UK Manufacturing Case Study: How Does It Measure Up?

Hartley Botanical UK Trade & Industry

by Caleb James on 22 May, 2012

It has been interesting to read in The Guardian that colossal technology giants Apple could actually benefit if they moved their manufacturing lines away from China and into the United States. Currently, the cost of an iPhone 4S that is manufactured in China, costs around $178.45 to manufacture with a profit margin of around 72%. This also considers labour costs of around $7.10 for each mobile phone. However, it is suggested that if Apple moved their production line to the United States the production costs of a phone would be $337.01 with a gross margin of 46.5% which would still make the iPhone the most profitable mobile phone in the world.

With more money than the United States government (and no real idea of how to spend it), it is suggested that Apple take the ethos of Henry Ford who actually raised the wages of his workers so that they could afford the cars that they manufactured. Of course, if Apple moved their lines to the United States, they would not only create thousands of jobs in a struggling economy but the move would be an act of superb self interest. With this kind of home grown manufacturing in mind, how does the UK manufacturing industry currently look?

The answer is quite complex as although there are some boosts to the UK manufacturing industry, many of the topics within the news are quite certainly bleak. Although the telling of a 2.6% pay rise within the manufacturing industry is certainly a plus, this comes in as small fodder as the current rate of inflation can be found at 3.5%. This is especially daunting to find that the overall European stocks have fallen to an all time three month low; though the same contraction is being felt throughout the world as Chinese output as seen to have shrunk for the sixth month in a row.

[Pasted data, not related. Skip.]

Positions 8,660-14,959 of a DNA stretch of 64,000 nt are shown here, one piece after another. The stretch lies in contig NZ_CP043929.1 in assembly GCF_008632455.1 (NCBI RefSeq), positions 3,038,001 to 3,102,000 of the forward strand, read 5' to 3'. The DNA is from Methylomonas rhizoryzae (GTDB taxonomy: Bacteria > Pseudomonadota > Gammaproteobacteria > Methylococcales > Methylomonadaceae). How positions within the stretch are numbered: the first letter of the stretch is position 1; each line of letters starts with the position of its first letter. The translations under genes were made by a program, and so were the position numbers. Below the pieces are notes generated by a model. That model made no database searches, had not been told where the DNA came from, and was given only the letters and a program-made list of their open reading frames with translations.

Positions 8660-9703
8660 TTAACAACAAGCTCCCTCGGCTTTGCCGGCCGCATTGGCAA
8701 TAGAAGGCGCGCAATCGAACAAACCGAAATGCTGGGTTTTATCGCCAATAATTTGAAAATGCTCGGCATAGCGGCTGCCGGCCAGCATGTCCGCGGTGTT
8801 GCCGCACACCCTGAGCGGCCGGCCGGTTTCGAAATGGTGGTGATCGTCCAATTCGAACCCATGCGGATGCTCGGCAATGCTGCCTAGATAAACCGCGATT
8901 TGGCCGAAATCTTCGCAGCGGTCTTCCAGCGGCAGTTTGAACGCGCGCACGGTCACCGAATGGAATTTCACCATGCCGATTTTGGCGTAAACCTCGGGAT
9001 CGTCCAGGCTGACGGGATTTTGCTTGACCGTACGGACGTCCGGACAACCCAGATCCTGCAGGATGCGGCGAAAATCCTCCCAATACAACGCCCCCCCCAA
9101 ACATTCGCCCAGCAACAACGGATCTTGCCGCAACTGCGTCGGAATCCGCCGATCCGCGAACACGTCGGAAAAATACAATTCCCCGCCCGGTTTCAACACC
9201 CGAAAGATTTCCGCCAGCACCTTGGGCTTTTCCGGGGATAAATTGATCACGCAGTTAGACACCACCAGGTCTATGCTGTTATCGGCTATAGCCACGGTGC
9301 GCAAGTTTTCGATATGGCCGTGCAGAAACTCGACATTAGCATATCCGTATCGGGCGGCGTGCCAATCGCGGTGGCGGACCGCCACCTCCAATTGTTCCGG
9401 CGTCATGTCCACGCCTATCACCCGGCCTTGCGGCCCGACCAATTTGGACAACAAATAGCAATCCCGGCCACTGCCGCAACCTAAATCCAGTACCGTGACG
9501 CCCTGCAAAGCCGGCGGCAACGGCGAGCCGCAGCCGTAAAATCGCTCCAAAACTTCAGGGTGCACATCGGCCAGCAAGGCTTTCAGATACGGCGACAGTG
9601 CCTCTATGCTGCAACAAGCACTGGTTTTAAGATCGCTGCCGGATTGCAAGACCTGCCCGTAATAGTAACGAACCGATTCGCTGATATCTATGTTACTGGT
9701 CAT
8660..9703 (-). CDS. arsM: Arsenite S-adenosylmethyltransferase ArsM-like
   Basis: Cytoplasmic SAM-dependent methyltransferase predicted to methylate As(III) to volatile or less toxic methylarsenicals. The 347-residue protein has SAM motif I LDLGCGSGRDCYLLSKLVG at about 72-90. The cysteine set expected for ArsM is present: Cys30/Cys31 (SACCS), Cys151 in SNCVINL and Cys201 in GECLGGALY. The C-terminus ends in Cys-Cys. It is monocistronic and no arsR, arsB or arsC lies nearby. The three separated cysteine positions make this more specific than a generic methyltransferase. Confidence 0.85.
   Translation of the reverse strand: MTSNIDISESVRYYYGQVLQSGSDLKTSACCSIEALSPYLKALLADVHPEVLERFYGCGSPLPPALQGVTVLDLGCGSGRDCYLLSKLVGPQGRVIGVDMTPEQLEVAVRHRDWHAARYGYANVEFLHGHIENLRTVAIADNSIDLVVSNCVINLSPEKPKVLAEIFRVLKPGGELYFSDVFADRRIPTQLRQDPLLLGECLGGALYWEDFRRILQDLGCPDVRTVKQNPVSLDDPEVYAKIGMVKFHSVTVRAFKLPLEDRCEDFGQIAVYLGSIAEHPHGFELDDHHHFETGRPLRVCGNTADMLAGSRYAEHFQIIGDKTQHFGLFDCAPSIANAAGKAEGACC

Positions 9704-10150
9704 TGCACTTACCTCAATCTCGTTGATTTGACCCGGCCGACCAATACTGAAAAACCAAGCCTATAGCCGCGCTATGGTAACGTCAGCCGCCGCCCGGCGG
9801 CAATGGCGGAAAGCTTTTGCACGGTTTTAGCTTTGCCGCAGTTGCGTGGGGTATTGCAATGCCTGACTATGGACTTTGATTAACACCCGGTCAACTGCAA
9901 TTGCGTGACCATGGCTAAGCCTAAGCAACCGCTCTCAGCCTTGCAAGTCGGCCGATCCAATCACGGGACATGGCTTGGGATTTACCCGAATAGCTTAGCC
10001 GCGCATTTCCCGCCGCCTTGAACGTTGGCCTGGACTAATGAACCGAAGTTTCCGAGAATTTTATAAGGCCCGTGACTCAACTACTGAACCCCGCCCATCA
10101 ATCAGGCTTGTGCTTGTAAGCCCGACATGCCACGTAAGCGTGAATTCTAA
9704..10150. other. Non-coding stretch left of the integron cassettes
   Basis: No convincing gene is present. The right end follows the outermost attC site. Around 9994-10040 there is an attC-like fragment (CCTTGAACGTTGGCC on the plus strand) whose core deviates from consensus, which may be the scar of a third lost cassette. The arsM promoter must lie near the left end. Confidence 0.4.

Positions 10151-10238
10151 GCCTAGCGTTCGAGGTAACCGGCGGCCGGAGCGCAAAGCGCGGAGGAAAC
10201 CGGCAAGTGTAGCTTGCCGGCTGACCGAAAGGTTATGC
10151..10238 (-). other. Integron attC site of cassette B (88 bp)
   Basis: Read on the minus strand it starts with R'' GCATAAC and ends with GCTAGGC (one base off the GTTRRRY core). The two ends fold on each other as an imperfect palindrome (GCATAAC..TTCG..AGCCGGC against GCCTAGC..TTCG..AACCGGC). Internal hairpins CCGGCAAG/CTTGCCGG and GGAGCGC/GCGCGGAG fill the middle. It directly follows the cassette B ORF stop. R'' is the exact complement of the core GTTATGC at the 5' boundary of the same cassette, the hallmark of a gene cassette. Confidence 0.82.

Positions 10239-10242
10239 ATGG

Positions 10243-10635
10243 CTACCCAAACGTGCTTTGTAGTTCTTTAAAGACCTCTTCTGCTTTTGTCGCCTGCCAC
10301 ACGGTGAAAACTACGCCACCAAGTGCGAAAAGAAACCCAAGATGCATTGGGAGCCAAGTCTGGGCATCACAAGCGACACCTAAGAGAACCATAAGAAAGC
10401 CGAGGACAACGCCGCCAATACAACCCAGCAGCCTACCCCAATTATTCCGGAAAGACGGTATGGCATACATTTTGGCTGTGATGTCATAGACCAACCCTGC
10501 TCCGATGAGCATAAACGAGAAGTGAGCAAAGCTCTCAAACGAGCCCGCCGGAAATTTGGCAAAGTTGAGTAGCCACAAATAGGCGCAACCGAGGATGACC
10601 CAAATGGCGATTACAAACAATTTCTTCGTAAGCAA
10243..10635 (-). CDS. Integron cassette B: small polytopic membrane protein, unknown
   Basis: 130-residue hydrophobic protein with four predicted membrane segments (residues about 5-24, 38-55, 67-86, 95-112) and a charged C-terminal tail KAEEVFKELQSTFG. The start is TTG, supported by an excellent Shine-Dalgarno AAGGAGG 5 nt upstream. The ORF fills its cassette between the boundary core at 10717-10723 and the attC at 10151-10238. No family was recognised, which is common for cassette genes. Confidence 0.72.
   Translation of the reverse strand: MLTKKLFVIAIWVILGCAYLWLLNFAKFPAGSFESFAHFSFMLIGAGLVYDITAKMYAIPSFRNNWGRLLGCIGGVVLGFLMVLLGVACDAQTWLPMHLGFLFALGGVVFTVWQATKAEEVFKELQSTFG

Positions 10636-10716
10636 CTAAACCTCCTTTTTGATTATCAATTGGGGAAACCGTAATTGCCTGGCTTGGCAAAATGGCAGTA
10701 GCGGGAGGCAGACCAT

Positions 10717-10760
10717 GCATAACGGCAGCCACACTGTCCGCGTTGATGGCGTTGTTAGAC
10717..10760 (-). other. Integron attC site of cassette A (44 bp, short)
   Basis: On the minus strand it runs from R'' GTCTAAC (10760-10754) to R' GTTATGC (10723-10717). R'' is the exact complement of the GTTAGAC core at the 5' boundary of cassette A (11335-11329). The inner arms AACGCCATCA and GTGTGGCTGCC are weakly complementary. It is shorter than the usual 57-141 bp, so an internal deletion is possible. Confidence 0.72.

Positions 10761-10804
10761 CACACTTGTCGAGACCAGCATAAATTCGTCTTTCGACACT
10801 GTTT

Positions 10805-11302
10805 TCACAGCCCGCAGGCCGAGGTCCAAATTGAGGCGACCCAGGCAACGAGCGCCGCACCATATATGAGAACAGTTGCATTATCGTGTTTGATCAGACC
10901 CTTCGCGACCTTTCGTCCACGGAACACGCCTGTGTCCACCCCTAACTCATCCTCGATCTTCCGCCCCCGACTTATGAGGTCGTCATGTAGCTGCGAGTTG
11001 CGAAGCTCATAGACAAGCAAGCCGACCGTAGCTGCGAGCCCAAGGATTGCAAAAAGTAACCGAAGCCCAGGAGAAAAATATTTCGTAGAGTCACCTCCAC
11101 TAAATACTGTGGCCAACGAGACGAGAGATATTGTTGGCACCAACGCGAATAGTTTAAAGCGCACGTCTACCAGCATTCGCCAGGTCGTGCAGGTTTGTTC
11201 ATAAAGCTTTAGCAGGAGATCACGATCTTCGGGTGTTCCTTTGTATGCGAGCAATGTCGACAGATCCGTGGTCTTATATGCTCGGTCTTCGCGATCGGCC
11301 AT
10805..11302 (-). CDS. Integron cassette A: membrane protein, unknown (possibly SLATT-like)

With that in mind, there have actually been manufacturing companies fighting their way out of the gloom and ones that have actually grown throughout the past four years of the recession. Hartley Botanic, a prestigious greenhouse manufacturer based in Woburn, Lancashire, has benefited by teaming up with UK Trade & Investment on overseas marketing. Since they combined, Hartley received a significant boost after staging a conference in the United States which aimed to help delegates forge overseas business relationships.

After meeting up with landscape artists, garden designers and garden bloggers in Massachusetts last year, company enquiries have reportedly been up by 25%, which is a massive boost for any company. The news just comes to show that although manufacturing within the country of origin is an obvious benefit; marketing and networking outside the box (or country) can have provide a huge boost for any manufacturer. UK Trade & Investment (UKTI) itself works with UK-based businesses to ensure success and company fruition in international and foreign markets.

Hartley Botanic has been a greenhouse and glasshouse manufacturer for over seventy years and prides itself in providing some of the best quality and highly innovative garden products in the United Kingdom. With its roots found back to its founder, Vincent Hartley, who founded the company in 1938, Hartley Botanic has gone from strength to strength over the past seventy years and has been one of the United Kingdom’s forerunners in the world of greenhouses ever since.

With well over thirty exciting greenhouses within their range, Hartley have made sure that they have appealed to every kind of gardener and landscape designer to make sure that they make the most out of the gardening market; because knowing their audience, is what has kept them alive.

About the Author

Caleb James


Caleb James is a financial advisor and journalist, who contributes regularly to financial blogs and industry publications.